High hazard chemicals334

MATRIX NUMBER:

1. Use glove which provides dexterity (choice of material is no important)
2. Use glove which provides dexterity needed (consider permeation and degradation rating of glove against chemical). Gloves rated "r" are minimally acceptable
3. Use glove effectiveness against chemical as primary consideration. Gloves which are rated as R for 8 hours are minimally acceptable.
4. Use glove effectiveness against chemical as primary consideration. Gloves which are rated as RR for 8 hours are minimally acceptable. Seek methods to reduce chemical contact time with glove. Never immerse gloves in chemical baths - Gloves should be used to provide splash protection only to the greatest extent possible. See chemical Protective Glove Selection Guide below.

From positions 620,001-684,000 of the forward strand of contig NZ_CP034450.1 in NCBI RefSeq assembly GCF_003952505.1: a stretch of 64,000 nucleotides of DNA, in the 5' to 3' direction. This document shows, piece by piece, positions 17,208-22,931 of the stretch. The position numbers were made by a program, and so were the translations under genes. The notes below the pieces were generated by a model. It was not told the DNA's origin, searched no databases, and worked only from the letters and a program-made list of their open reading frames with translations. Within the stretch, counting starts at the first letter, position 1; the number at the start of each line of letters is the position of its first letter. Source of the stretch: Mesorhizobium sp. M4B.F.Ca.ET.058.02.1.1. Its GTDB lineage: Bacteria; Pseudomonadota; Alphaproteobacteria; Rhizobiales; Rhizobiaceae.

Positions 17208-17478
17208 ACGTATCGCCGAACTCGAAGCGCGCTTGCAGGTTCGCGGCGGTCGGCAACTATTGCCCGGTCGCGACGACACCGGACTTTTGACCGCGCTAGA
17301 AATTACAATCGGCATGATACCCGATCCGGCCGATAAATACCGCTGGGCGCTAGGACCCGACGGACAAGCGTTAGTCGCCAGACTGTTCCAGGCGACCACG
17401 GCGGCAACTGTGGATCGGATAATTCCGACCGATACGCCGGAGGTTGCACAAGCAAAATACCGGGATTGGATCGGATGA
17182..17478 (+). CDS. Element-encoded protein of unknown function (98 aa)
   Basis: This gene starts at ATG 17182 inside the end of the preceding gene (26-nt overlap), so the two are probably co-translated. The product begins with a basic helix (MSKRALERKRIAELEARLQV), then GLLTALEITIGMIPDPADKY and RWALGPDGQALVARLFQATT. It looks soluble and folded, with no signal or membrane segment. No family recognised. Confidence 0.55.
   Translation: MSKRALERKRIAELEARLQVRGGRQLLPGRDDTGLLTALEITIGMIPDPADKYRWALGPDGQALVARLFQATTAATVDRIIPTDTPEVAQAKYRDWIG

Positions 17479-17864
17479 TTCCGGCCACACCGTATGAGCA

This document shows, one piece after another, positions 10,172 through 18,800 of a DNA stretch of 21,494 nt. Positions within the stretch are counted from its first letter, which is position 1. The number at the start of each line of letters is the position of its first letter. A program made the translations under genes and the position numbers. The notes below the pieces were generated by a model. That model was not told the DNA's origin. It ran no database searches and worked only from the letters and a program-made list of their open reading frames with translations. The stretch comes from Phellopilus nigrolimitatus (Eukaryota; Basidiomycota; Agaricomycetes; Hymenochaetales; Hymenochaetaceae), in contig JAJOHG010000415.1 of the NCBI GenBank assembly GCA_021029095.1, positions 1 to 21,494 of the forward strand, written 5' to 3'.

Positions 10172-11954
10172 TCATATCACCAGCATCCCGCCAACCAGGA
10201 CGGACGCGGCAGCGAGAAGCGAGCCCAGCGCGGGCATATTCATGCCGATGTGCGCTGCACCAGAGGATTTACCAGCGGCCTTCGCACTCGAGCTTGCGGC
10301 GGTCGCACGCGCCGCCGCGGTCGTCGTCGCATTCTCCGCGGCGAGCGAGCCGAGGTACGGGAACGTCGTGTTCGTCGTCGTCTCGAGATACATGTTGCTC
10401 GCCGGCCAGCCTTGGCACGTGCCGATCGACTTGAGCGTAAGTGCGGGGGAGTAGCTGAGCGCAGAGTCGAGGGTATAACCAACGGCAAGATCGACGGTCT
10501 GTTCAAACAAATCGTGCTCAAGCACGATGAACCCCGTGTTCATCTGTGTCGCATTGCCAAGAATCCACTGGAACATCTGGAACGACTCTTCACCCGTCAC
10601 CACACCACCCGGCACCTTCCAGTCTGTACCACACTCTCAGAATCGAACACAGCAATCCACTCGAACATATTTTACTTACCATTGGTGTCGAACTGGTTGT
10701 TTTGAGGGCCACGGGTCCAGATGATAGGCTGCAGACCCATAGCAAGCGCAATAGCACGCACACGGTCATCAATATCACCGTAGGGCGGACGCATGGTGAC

CHEMICAL PROTECTIVE GLOVE SELECTION GUIDE

RECOMMENDATION KEY

Letters R & N
The letter R represents good chemical resistance, while the letter N represents poor chemical resistance.

Letter Case
Upper case letters indicate consensus and a relatively large amount of information and lower case denote a relatively small amount of information or inconsistencies.

Number of Letters
Double characters indicate test data in support of the recommendation. Single letters show no test data in support of the recommendation.

                                        
PROTECTIVE MATERIAL
CHEMICAL HAZARDButylCPEViton/ Neo- preneNatural RubberNeo- preneNeo- prene + PVCNitrilePEPVCViton Butyl/ Neo- prene
AcetaldehydeRRNN NNNNNNNNNNNNNN
Acetic AcidRRRnnRRnnRRnnNNRR
Acetic AnhydrideRRRRNNnn NN n
AcetoneRRNNNNNNnnNNNNNNNN